MAR 19, 2015 03:00 PM PDT

Early Days of the NIH BRAIN initiative

Presented At Neuroscience
  • Director, National Institute of Neurological Disorders and Stroke
      Dr. Koroshetz was named Acting Director of NINDS in October, 2014.  Prior to this appointment, he served as Deputy Director of NINDS since January, 2007, where he worked with the NINDS Director in program planning and budgeting, and overseeing Institute scientific and administrative functions.
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      <br />Before joining NINDS, Dr. Koroshetz served as vice chair of the neurology service and director of stroke and neurointensive care services at Massachusetts General Hospital (MGH). He was also a professor of neurology at Harvard Medical School and has led neurology resident training at MGH since 1990.
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      <br />A native of Brooklyn, New York, Dr. Koroshetz graduated from Georgetown University and received his medical degree from the University of Chicago. He trained in internal medicine at the University of Chicago and Massachusetts General Hospital. Dr. Koroshetz trained in neurology at MGH, after which he did post-doctoral studies in cellular neurophysiology at MGH and the Harvard neurobiology department. He joined the neurology staff, first in the Huntingtons Disease unit and then in the stroke and neurointensive care service.
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      <br />As a member of the NINDS intramural review and oversight committees, Dr. Koroshetz has been involved in various NINDS symposia and clinical trials, and served as the Institutes representative to the American Neurological Associations Career Development Symposium. He was a member of the NINDS-chaired Brain Attack Coalition (BAC), a group of professional, voluntary and governmental entities dedicated to reducing the occurrence, disabilities, and death associated with stroke.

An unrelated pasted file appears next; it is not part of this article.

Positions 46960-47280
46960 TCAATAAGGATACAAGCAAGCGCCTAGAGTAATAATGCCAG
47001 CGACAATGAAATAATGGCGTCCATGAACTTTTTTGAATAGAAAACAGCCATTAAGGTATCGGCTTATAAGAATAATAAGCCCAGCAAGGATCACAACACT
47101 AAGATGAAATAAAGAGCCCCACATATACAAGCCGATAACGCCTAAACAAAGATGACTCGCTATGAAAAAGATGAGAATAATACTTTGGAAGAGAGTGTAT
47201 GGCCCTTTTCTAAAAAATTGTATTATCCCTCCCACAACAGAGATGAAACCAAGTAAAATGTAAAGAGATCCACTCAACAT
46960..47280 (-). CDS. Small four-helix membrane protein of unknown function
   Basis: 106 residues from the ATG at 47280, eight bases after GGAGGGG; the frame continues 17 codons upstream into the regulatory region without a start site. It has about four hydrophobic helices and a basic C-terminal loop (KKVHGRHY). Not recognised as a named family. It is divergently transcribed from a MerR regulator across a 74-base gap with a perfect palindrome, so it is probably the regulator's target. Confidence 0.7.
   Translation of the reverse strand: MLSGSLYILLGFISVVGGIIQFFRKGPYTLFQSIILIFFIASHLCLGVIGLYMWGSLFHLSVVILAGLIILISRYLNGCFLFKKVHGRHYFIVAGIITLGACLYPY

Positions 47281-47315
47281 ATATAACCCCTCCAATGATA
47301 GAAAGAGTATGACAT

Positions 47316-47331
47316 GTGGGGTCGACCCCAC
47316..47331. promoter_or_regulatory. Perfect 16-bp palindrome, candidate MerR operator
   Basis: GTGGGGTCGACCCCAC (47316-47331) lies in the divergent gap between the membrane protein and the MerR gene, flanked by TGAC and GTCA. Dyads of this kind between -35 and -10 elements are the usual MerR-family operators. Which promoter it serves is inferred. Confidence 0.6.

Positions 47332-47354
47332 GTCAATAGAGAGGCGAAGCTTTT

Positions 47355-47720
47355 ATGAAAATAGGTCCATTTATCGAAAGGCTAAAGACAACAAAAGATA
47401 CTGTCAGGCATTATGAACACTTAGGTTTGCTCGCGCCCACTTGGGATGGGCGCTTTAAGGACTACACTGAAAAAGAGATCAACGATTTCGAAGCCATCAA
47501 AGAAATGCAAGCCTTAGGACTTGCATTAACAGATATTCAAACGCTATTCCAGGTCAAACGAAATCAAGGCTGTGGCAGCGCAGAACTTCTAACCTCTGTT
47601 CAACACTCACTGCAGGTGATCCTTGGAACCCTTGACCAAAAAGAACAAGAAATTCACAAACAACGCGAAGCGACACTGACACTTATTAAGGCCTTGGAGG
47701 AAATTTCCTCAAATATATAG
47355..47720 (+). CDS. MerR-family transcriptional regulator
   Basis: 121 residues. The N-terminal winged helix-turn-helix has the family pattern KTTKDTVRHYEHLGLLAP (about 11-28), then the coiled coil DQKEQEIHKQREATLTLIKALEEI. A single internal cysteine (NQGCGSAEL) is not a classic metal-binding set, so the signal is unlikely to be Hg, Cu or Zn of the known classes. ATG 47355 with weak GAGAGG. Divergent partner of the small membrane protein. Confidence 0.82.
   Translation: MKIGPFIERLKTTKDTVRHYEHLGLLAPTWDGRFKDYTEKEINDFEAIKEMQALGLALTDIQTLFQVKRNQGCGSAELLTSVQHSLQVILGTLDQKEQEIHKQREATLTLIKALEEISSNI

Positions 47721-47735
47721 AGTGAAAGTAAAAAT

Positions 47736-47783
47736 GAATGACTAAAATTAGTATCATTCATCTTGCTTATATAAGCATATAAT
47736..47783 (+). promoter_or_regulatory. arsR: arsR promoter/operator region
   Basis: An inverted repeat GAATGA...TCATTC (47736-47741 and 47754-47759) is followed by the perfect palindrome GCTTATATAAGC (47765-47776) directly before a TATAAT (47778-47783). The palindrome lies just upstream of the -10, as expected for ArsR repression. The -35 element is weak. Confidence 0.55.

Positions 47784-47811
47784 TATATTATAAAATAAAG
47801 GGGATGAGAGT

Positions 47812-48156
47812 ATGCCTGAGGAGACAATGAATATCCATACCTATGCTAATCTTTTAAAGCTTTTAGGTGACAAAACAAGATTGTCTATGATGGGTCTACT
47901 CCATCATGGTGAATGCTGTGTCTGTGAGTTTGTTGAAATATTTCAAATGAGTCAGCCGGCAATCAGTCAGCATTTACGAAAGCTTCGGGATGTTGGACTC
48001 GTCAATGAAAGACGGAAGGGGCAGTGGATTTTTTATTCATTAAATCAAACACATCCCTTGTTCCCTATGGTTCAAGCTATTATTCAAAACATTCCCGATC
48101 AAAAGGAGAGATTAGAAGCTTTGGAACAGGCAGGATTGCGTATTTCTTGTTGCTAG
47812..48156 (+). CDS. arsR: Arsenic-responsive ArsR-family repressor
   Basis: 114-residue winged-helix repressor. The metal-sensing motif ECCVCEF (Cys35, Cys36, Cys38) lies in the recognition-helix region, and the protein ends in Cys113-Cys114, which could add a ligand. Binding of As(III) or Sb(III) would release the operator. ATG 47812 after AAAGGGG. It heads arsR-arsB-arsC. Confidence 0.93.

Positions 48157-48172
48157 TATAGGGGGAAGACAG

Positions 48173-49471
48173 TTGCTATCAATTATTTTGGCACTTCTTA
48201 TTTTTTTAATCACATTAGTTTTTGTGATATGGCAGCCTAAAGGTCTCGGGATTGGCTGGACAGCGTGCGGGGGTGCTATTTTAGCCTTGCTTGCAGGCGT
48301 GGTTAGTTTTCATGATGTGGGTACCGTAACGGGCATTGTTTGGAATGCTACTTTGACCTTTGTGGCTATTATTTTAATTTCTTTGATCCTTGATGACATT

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    The NIH BRAIN initiative, informed by the report from the scientific community (BRAIN 2025) is underway. The major funded efforts at this time fit into 3 main categories; 1) defining the components of brain circuits, i.e., a cell census; 2) developing and testing tools for recording high density information on circuit structure, activity, and manipulating circuit activity; 3) novel technology for noninvasive interrogation and manipulation of circuit activity (next generation imaging). The BRAIN oversight committee provides guidance to NIH as we move forward to engage scientists from computation and physical sciences as well as neuroethics in this historic undertaking. BRAIN is poised to develop the neurotechnologies that enable exploration of the neural basis of human behavior as well as the circuit dysfunction that underlies the disability of neuro/mental/substance abuse disorders.

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